However, returning to our current boxes and storage issues, and understanding that I love to segue, how does Mr. Wilson’s work relate to our current project? One example that Fred Wilson chose to highlight in his presentation was from a re-interpretation of exhibits at the highly acclaimed British Museum in London, England. In this fine setting Mr. Wilson discovered the original box used to transport the Rosetta Stone from Egypt to England thereby provoking a discussion of the removal of this type of object from its country of origin.

The Rosetta Stone, which is apparently the most visited object at the British Museum, has been on display since 1802 and in July 2003, on the 250th anniversary of the British Museum, Egypt first requested its repatriation. OK enough discussion, let’s add some personal thoughts and segues! Three things come to mind, apart from a discussion of the Rosetta Stone's repatriation.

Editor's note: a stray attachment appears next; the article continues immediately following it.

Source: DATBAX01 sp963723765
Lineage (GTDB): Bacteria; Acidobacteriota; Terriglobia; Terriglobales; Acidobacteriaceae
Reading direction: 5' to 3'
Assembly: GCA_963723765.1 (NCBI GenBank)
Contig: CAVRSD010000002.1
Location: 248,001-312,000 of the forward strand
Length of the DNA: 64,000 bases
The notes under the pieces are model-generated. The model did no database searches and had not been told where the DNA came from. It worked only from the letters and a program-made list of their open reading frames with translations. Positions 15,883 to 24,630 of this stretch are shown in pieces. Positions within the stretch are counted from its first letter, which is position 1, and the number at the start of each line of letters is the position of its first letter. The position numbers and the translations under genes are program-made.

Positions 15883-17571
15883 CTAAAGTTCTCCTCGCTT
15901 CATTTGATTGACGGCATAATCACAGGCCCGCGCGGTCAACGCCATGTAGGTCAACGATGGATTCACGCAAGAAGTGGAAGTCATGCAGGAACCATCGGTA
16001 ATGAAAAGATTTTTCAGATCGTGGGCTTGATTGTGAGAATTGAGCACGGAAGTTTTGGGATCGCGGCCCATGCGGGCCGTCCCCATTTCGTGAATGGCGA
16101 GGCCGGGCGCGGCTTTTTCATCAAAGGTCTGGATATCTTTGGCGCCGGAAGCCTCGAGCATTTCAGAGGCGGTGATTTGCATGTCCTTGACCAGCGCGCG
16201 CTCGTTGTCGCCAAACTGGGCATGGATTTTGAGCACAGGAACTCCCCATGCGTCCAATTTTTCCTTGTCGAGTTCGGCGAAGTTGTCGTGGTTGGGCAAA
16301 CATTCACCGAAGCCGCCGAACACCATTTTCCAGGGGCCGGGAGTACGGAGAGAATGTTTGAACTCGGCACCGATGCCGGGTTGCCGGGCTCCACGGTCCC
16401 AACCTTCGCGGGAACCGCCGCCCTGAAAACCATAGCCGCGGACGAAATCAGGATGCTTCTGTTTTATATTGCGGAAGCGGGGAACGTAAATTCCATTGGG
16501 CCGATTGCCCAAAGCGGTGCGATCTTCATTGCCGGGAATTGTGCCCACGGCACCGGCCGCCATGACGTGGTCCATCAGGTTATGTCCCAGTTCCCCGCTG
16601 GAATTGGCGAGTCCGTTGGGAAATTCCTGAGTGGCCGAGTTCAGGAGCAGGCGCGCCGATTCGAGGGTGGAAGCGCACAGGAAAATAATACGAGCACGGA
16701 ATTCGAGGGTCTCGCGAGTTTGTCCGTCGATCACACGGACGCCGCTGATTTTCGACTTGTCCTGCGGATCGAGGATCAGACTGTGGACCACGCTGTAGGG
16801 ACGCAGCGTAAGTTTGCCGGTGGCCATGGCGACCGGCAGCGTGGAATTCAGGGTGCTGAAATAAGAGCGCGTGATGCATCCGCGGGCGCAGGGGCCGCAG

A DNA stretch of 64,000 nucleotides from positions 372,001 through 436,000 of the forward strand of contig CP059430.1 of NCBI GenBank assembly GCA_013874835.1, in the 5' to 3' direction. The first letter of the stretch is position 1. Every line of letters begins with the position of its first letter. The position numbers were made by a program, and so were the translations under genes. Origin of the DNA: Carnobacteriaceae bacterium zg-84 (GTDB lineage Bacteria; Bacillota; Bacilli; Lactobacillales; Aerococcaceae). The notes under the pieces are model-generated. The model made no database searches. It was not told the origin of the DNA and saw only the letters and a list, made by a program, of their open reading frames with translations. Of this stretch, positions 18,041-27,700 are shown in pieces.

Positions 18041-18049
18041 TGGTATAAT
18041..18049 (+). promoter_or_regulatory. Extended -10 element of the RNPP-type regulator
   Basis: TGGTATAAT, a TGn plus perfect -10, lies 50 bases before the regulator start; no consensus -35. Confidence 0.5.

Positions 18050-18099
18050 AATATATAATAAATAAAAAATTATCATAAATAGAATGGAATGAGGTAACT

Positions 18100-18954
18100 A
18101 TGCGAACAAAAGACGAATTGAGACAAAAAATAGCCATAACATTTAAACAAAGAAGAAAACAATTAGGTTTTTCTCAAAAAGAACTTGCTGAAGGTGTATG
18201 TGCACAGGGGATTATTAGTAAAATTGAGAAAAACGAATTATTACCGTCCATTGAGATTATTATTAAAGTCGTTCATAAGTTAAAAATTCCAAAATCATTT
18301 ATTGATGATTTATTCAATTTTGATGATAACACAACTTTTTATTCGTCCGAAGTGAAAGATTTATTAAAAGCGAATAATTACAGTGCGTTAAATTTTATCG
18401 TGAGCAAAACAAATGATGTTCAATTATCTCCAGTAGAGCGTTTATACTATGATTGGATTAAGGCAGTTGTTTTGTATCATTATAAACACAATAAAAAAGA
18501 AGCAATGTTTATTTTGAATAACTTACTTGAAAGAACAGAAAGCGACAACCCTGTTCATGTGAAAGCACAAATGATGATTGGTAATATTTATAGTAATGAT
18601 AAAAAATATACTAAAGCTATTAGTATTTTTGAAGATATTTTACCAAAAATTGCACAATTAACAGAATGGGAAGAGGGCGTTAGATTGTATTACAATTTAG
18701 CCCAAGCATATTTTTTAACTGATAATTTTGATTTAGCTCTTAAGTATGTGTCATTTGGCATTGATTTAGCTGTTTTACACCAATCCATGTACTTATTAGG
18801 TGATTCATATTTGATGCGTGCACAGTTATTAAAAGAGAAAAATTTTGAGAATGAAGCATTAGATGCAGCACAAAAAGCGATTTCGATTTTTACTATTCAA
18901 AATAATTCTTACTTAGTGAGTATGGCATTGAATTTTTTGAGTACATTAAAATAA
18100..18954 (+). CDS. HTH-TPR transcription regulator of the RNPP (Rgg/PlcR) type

Firstly that Mr. Wilson, in seeking powerful examples for his project, found this circa 1801 original storage box stored inside the British Museum. Amazing! Secondly, it reminds me of all those precious collections that come into the Museum and Archives in all styles of boxes and containers. We always check these thoroughly as at times these can be just as significant as the contents. Finally - that the British Museum is over 250 years old. Imagine! It reminds us that we, as museums and archives, collect all of these items not just for the present but for future generations. Maybe we do have a lot of material in storage, and perhaps it has not always been exhibited, but in the future, and specifically in 2207 the Chilliwack Museum and Historical Society will be 250 years old! Amazing – Imagine!

"This is so much more than a box!"